Put it this way. Do we have so little confidence in our ability to take on the extreme right, that we need to engage in the futile exercise of hushing their voices?

My experience of blogging has been that direct engagement with those with whom you disagree, fundamentally, has the effect of exposing the true nature of your opponent’s politics, and sharpening your ability to combat it.

So, what is the objection to running a Comment piece by Nick Griffin in the Guardian.

It cannot be that the British National Party is a marginal political force. It won 4.9% of the vote in the 2004 European elections. The Guardian runs Comment pieces by the Green Party MEP, Caroline Lucas, who also has a regular spot on Comment is Free. Yet the Green Party’s share of the 2004 European Elections was only marginally higher: at 6.3%. By contrast, RESPECT gained 1.5% of the vote in those elections: yet George Galloway – whose profile is as high as Nick Griffin’s – is a regular in the Comments pages and on Comment Is Free.

It cannot be that the Guardian would not publish a piece by a supporter of totalitarian politics, as it regularly hosts pieces by the Communist Party of Britain’s Kate Hudson and Andrew Murray. Andrew Murray, you remember, is the man who stressed his Party’s “basic position of solidarity with Peoples Korea”. I assume that the Communist Party of Britain is still in favour of revolution, followed by the establishing of the dictatorship of the proletariat.

Does Nick Griffin’s politics – unpleasant though they are – really begin to compare with that of Saad Al Fagih: Al Qaeda’s European ambassador?

It cannot be that the Guardian does not run articles by right wingers. Simon Jenkins is a columnist, and regular appearances are made by the likes of Max Hastings and Geoffrey Wheatcroft.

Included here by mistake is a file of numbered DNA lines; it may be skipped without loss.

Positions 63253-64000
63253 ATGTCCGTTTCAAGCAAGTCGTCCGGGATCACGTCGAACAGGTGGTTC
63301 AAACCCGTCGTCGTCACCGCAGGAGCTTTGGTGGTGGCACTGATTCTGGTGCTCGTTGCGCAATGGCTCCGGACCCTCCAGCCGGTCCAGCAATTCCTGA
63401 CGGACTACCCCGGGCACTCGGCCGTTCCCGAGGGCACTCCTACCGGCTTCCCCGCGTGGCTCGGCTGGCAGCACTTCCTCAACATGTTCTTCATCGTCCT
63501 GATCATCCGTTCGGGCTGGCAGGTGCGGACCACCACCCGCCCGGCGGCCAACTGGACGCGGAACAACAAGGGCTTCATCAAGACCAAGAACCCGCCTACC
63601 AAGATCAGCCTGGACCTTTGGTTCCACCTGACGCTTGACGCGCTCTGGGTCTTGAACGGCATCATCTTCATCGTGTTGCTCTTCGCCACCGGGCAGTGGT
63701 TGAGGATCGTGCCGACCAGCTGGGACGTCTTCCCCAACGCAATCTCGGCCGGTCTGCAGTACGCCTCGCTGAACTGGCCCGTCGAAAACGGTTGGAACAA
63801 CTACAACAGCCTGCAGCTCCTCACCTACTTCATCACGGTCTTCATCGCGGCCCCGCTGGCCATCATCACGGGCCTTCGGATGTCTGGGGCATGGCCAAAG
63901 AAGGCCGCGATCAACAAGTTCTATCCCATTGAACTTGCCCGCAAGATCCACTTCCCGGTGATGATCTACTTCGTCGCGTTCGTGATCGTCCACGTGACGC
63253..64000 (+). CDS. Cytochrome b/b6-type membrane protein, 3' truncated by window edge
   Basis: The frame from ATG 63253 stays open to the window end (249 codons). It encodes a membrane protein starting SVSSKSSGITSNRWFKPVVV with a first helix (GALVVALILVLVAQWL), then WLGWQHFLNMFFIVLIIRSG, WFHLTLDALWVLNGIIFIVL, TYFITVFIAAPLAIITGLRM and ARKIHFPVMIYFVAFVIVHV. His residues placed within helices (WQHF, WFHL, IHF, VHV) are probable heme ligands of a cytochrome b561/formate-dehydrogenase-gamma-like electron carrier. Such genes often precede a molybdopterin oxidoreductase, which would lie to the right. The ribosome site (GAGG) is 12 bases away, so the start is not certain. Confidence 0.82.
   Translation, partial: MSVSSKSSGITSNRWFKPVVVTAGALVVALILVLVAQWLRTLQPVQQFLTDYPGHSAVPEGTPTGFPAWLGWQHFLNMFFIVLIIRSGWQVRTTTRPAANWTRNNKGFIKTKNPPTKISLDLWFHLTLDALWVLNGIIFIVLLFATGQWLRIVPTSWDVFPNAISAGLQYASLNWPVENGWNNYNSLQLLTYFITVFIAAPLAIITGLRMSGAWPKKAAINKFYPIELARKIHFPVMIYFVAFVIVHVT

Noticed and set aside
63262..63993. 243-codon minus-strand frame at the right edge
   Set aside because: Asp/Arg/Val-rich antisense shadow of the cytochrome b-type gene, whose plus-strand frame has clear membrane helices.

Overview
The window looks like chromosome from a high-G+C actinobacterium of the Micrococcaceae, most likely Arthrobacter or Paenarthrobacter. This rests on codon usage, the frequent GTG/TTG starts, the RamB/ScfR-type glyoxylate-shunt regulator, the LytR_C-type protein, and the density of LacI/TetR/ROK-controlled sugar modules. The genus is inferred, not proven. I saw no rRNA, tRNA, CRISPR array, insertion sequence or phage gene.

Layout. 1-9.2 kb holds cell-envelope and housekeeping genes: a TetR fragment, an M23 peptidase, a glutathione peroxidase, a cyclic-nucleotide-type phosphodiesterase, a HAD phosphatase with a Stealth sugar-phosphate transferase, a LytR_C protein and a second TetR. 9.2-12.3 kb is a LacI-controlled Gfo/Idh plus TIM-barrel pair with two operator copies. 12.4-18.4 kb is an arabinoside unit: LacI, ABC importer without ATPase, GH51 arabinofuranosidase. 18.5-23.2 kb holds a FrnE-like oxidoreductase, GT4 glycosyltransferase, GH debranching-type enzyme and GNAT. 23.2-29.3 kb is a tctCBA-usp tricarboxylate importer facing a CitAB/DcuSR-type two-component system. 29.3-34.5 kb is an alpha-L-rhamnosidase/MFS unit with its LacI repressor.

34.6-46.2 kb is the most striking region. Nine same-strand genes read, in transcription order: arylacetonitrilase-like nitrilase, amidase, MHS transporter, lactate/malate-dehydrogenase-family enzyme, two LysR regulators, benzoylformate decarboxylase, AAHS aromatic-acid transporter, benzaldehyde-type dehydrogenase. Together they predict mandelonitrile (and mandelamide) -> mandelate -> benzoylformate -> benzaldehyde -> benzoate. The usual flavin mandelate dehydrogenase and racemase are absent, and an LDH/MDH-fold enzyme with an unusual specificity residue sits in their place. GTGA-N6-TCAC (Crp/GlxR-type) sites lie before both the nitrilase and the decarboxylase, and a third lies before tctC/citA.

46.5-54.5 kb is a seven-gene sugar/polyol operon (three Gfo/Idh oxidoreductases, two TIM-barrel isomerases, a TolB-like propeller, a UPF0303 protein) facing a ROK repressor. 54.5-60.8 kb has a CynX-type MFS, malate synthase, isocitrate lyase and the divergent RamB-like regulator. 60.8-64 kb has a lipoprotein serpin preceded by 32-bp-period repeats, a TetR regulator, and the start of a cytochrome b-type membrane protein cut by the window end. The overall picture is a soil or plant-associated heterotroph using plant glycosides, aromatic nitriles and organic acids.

It cannot be that the Guardian has an objection to far right sectarians, as it runs pieces by Muslim Brotherhood supporting Faisal Bodi, Anas Altikriti, Ismail Patel and Soumaya Ghannoushi. Azzam Tamimi, one of the most regular commentators of all, is a Hamas’ “Special Envoy“, who would like to be a suicide bomber.

A year or so ago, I found myself sitting next to Seumas Milne at a meeting. When questions from the floor were called for, I asked Milne why the Guardian had become a soap box for the Islamist far right, and accused him of having inflated the stock of a tiny clique of clerical fascists who are supported only by a fringe of British muslim society, and whose prominence is the product of a hapless coalition with his section of the extreme Left.

His response was that, as the editor of the Guardian Comment pages, his job was to ensure that his paper gave space a broad range of voices with contrasting perspectives on matters of public interest and importance.

Given that the Guardian’s Comment Pages are evidently not the exclusive preserve of “liberal voices”, that was a fair answer. By the logic of that position, there is no good argument for denying Nick Griffin a spot. He is no less a national political figure than George Galloway.

Georgina Henry should offer Nick Griffin a Comment piece.